The National Gallery 2018 autumn exhibitions

Issued June 2018

THE WOHL GALLERIES

Courtauld Impressionists: From Manet To Cézanne
17 September 2018 – 20 January 2019
Admission charge

ROOM 1

Landseer’s The Monarch Of The Glen
29 November 2018 – 3 February 2019
Admission free


COURTAULD IMPRESSIONISTS: FROM MANET TO CÉZANNE

17 September 2018 – 20 January 2019
The Wohl Galleries
Admission charge

For the first time in London since 1948 the National Gallery will display major Impressionist paintings from the Courtauld Gallery, bought in the 1920s by Samuel Courtauld, alongside works from its own collections which the businessman financed and helped acquire.

Pierre-Auguste Renoir 'La Loge (Theatre box)', 1874 © The Samuel Courtauld Trust, The Courtauld Gallery, London

This exciting exhibition – the largest number of works from Courtauld’s private collection ever seen on the walls of the National Gallery – is made possible thanks to an extensive loan of works from the Courtauld Gallery, which is closing temporarily in September 2018 as part of a major transformation project: Courtauld Connects.

Opening at the National Gallery this autumn, 'Courtauld Impressionists: From Manet to Cézanne' will trace the development of Impressionist and Post-Impressionist paintings through a selection of over forty masterpieces from Daumier to Bonnard.

As well as providing a clear introduction to the crucial developments in French painting from the 1860s to the early twentieth century, the exhibition pays tribute to Samuel Courtauld (1876–1947). It will focus on his vision, taste and motivation as he was shaping two collections: one for himself, the other for the nation, with equal tenacity and dedication.

Highlights from Courtauld’s private collection, now part of the Courtauld Gallery, will include Cézanne's 'Card Players and Man with a Pipe', Toulouse-Lautrec's 'Jane Avril in the Entrance to the Moulin Rouge', Renoir’s 'La Loge', Manet's 'A Bar at the Folies-Bergère' and Seurat's 'Young Woman Powdering Herself'.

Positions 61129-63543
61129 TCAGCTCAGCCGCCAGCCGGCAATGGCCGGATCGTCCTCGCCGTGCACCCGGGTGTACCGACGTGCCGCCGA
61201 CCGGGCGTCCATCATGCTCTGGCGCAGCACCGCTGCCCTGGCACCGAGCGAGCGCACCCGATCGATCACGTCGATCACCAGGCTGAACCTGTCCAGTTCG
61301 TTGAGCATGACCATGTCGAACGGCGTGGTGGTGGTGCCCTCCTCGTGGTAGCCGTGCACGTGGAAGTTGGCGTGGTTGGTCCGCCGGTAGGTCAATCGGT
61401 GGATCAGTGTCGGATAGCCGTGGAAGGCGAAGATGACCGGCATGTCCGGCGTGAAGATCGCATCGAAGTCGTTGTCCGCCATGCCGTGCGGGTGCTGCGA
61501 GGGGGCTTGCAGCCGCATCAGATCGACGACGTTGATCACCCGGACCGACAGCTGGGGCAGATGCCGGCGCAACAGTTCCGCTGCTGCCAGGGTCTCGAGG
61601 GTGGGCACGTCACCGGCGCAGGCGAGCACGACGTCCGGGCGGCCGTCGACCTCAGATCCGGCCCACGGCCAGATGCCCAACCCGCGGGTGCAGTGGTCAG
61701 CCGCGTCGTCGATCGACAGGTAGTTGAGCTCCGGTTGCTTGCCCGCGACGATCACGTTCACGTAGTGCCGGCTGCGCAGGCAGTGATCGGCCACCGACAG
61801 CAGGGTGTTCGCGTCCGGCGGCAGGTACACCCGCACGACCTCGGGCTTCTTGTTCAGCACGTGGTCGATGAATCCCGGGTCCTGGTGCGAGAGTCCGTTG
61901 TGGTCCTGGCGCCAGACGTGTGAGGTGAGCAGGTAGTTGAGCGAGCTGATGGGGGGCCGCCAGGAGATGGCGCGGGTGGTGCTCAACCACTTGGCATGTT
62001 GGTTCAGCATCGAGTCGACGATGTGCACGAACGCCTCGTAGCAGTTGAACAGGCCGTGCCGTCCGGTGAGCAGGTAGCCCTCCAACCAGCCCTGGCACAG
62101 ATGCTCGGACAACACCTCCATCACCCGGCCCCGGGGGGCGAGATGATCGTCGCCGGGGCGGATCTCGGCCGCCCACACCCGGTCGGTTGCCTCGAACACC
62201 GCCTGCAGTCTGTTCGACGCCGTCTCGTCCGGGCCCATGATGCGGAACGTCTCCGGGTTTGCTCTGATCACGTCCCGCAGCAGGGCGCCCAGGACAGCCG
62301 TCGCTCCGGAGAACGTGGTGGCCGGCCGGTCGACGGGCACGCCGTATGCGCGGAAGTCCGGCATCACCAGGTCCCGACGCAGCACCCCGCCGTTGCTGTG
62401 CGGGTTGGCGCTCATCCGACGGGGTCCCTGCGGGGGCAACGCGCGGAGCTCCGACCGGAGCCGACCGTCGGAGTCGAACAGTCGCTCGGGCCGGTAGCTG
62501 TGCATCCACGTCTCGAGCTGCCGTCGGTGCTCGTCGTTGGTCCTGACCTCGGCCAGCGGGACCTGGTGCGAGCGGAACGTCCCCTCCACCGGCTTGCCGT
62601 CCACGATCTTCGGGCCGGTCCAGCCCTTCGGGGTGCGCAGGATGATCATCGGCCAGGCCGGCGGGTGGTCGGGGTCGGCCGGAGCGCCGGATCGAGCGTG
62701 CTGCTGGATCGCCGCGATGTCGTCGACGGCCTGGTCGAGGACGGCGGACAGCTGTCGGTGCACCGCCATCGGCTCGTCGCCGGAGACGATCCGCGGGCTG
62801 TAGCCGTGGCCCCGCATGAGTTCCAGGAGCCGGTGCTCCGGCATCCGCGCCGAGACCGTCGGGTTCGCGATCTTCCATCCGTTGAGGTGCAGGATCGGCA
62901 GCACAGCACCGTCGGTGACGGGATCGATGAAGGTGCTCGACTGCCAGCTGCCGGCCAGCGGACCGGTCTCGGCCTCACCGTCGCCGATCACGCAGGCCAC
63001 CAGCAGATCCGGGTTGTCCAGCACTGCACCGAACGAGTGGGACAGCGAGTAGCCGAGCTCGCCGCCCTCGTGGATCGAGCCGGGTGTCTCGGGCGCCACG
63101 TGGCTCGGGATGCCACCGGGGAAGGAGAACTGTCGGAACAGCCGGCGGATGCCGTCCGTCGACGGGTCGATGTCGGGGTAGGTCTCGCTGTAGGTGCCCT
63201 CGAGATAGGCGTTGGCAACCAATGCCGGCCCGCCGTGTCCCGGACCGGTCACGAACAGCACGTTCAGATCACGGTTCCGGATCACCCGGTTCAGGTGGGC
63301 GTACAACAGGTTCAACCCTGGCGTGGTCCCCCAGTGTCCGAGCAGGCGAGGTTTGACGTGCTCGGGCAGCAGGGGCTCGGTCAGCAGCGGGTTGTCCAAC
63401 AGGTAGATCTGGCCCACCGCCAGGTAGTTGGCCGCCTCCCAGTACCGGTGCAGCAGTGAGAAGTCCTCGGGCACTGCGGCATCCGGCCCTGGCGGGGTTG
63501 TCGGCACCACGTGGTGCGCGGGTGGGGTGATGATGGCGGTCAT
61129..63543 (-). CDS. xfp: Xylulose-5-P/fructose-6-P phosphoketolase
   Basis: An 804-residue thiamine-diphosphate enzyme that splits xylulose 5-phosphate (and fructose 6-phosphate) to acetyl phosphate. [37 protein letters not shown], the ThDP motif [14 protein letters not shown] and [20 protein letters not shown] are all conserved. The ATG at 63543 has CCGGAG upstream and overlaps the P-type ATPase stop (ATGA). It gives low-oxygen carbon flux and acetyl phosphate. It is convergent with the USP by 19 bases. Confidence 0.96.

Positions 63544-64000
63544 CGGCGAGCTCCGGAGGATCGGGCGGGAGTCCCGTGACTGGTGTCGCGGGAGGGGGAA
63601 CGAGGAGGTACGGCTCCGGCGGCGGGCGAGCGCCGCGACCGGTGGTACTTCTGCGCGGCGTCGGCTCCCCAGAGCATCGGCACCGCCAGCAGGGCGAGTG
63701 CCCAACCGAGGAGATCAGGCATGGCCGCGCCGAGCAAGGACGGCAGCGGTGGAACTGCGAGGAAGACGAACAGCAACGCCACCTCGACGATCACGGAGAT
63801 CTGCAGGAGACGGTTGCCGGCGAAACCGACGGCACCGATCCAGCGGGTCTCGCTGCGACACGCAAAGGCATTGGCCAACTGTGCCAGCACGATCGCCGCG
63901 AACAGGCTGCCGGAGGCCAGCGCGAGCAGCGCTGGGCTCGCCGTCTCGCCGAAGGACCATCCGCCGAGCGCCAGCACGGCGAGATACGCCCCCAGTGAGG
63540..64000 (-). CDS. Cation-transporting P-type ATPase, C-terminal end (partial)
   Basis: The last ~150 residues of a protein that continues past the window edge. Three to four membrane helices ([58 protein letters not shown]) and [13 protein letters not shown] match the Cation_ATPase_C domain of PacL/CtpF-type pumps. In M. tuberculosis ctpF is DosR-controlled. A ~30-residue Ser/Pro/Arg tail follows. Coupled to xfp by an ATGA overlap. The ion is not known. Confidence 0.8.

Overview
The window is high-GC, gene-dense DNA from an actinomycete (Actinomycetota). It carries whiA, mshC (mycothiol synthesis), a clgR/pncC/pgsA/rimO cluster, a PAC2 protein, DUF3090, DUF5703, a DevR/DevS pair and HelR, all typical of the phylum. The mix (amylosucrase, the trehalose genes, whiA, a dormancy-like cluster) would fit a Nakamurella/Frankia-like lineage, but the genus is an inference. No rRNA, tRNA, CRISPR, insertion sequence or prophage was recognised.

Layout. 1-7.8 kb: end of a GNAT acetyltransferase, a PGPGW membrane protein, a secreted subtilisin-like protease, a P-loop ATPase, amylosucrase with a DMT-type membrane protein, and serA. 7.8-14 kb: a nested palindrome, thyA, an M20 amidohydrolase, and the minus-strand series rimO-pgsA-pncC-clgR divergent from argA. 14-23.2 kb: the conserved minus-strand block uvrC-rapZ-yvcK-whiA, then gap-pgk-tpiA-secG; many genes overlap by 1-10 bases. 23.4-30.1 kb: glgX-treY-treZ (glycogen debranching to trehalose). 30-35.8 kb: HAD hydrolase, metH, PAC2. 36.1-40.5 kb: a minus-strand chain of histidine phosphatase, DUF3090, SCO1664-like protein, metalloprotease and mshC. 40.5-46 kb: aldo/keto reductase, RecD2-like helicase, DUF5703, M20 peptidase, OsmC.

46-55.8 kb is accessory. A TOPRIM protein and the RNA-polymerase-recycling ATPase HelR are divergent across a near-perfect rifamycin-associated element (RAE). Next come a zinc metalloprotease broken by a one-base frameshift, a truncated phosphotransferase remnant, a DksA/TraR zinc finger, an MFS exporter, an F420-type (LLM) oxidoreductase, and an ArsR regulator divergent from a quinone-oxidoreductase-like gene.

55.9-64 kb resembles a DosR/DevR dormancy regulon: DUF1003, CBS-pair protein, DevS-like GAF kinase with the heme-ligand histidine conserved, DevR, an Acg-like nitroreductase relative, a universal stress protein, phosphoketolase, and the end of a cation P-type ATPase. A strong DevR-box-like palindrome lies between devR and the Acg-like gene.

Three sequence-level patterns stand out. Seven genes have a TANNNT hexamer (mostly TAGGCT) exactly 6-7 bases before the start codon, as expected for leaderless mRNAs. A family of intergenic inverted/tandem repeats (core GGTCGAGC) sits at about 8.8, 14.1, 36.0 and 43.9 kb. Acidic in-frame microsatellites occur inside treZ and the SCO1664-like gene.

They will hang alongside a selection of works from the Gallery’s own holdings, acquired through Courtauld’s generosity, such as Cézanne’s Self Portrait, Pissarro's Boulevard Montmartre at Night and Renoir’s At the Theatre (La Première Sortie).

This exhibition is a collaboration between the National Gallery and the Courtauld Gallery.

LANDSEER’S THE MONARCH OF THE GLEN

29 November 2018 – 3 February 2019
Room 1
Admission free

One of the world’s best known animal paintings, Edwin Landseer’s 'The Monarch of the Glen', will be displayed at the National Gallery this autumn for the first time since 1851. The large painting of a stag, which is also on show for the first time in London since 1983, has been loaned by the National Galleries of Scotland, who acquired the work in 2017 following a public fundraising appeal. The picture will be the centrepiece of an exhibition that will reveal the close connections between Landseer (1802–73) and the National Gallery.

Edwin Landseer 'The Monarch of the Glen', about 1851, Scottish National Gallery. Purchased by the National Galleries of Scotland as a part gift from Diageo Scotland Ltd, with contributions from the Heritage Lottery Fund, Dunard Fund, the Art Fund, the William Jacob Bequest, the Turtleton Trust and through public appeal 2017 (NG 2881) © National Galleries of Scotland

While 'The Monarch of the Glen' is usually associated with Scotland it is less well-known that it was originally commissioned for the Houses of Parliament in Westminster. Sir Charles Eastlake, the Gallery’s second Keeper and later first Director, was closely involved in this project. The painting was first exhibited at the Royal Academy in 1851, which was then housed in the National Gallery building. Landseer designed the lions for Nelson’s Column in Trafalgar Square and the exhibition will also include paintings and drawings connected with these famous sculptures.

As well as highlighting the artist’s close relationship to Queen Victoria, whom he tutored in etching and accompanied to the Scottish Highlands, Landseer’s 'The Monarch of the Glen' will include other paintings and drawings by Landseer of Highland scenes showing how he developed his distinctive approach to the representation of the stag as hero.

A representation of the painting made in 1966 by former National Gallery Associate Artist Sir Peter Blake will provide a living artist’s response highlighting 'The Monarch of the Glen’s' enduring appeal.

NOTES TO EDITORS

For further information, please contact the National Gallery Press Office on 020 7747 2865 or email press@ng-london.org.uk

Publicity images can be obtained from https://press.nationalgallery.org.uk/